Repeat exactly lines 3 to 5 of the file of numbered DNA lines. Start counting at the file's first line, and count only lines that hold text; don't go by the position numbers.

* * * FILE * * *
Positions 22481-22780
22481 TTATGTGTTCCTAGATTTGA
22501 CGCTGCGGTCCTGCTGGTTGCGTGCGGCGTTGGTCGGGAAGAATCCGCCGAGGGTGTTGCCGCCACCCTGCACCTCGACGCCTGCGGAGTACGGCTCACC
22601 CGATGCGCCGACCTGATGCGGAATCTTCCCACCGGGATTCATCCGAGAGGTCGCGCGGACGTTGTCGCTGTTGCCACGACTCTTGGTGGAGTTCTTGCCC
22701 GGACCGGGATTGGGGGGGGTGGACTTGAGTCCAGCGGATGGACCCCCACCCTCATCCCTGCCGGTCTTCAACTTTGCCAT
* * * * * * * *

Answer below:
22501 CGCTGCGGTCCTGCTGGTTGCGTGCGGCGTTGGTCGGGAAGAATCCGCCGAGGGTGTTGCCGCCACCCTGCACCTCGACGCCTGCGGAGTACGGCTCACC
22601 CGATGCGCCGACCTGATGCGGAATCTTCCCACCGGGATTCATCCGAGAGGTCGCGCGGACGTTGTCGCTGTTGCCACGACTCTTGGTGGAGTTCTTGCCC
22701 GGACCGGGATTGGGGGGGGTGGACTTGAGTCCAGCGGATGGACCCCCACCCTCATCCCTGCCGGTCTTCAACTTTGCCAT